Family hopes they are last to mourn any tragedy at Great Western Inn

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FLINT (WJRT) (9/13/2018) - "Since the day she was born, she's been my firecracker. She was always the one that kept me on my toes," Jessica Flood's mom Michele Bennett said.

She sat with her sister, Jessica's Aunt Betty Bennett and Betty's daughter, Jessica's cousin, Kristen Knickerbocker, at her home Thursday morning. The three all agreed the 28-year-old always put others before herself.

Betty explained, "She wanted to make everyone happy. She wanted everyone to be proud of her, all the time. She wanted everyone to have fun, not be sad."

But the three couldn't help but tear up thinking about the girl who loved Michael Jackson, who they lost to murder two months ago.

"Still you look around and think is that her? Is that her? When is the phone going to ring and say it's not her, it was a mistake? And the phone never rings. It doesn't," Betty said.

Flood's Mom created a big memorial shortly after her daughter died. She explained, "It helps to look at it everyday and see that smile; because, that's what I remember most is that big smile. She always had that smile."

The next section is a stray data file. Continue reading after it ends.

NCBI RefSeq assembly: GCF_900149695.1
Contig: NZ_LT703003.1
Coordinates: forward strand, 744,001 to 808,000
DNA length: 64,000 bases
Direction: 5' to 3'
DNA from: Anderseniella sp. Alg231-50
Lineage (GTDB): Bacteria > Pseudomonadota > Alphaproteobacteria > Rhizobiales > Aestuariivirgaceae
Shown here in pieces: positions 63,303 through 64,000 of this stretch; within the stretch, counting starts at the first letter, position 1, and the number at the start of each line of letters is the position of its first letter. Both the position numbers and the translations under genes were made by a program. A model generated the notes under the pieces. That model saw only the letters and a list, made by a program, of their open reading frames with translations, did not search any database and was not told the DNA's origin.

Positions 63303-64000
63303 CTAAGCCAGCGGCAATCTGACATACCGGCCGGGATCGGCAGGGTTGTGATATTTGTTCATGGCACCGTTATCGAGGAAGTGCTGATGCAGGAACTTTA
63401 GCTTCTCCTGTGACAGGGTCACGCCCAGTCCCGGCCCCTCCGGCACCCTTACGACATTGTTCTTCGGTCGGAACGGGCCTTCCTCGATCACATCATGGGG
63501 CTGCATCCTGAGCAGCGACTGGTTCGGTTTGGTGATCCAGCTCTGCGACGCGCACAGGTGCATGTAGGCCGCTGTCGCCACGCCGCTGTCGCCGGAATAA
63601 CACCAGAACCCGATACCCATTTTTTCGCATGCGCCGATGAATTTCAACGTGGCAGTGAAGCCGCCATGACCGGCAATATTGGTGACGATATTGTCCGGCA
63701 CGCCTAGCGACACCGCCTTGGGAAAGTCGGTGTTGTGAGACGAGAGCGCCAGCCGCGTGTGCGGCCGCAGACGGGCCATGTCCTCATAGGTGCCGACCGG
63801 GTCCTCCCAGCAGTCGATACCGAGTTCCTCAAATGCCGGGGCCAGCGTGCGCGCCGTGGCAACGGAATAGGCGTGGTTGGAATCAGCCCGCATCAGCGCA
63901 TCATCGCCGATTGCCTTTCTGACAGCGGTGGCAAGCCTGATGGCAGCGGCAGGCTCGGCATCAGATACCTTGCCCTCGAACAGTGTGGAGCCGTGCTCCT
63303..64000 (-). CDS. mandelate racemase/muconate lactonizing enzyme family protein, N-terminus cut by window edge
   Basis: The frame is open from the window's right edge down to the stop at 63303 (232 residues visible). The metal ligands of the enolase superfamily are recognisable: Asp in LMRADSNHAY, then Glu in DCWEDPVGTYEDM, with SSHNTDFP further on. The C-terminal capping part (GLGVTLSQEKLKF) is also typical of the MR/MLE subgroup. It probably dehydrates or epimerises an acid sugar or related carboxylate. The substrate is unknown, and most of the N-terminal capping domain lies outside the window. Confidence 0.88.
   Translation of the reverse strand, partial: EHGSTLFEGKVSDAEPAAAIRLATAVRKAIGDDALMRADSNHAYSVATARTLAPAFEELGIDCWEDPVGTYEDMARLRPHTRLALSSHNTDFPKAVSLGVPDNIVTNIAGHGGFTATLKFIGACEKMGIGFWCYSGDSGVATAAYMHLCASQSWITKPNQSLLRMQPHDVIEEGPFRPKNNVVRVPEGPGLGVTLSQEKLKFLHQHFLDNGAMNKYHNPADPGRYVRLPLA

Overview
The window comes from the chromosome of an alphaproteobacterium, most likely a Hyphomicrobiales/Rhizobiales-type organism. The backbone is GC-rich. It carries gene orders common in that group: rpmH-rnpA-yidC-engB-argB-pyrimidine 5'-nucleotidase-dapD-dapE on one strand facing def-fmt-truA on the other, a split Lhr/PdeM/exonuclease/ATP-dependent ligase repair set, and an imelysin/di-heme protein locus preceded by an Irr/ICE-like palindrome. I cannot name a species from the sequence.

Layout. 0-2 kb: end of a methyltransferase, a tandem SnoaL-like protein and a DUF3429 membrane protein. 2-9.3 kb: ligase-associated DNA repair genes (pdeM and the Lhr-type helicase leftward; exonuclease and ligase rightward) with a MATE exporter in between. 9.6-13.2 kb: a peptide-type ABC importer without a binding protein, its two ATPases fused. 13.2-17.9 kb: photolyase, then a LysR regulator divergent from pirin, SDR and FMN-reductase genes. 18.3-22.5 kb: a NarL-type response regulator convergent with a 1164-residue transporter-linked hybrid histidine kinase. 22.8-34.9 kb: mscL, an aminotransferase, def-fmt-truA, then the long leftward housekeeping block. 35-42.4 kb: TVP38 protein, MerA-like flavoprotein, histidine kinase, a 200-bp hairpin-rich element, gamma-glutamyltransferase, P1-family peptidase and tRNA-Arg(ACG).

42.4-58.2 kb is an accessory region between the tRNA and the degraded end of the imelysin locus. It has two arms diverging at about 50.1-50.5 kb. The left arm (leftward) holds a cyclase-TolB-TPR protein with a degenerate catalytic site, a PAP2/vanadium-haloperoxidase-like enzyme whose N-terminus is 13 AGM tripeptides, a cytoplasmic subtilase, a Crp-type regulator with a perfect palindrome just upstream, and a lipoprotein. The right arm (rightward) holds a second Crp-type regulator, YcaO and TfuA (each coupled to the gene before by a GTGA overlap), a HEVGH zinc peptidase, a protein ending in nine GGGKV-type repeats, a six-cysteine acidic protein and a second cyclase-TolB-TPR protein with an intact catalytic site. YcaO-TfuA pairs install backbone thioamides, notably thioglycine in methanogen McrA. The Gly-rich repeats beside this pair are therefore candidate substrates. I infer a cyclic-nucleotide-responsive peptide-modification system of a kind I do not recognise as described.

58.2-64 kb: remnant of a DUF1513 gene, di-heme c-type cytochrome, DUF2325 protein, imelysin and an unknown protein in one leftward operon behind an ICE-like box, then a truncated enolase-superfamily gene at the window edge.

A smile Michele said masked pain for several years. After Flood's father was shot and killed in 2014, Flood started studying criminal justice at Mott Community College. She planned to become a homicide detective.

"She, you know, before all that, she was doing great, working two jobs, going to school and holding it down. And then, she just kind of fell apart after that," Flood's Mom said.

And then, her life was also cut short.

Mt. Morris Township Police said Jennifer Harrington and Aaron Thornton strangled Flood in June. Her body was stuffed under a mattress in a room at the Great Western Inn. No one knew until she was found five days later.

"I want them to suffer and I want them to feel all the things that we feel and what she felt," Kristen said.

After years of trouble at the motel, Flood's death helped police persuade a Judge to padlock the business last week.

"I just can't imagine anyone else going through this again," Betty said.

"I guess I have to look at it as if it helps the next mother, then it's a good thing," Michele added.

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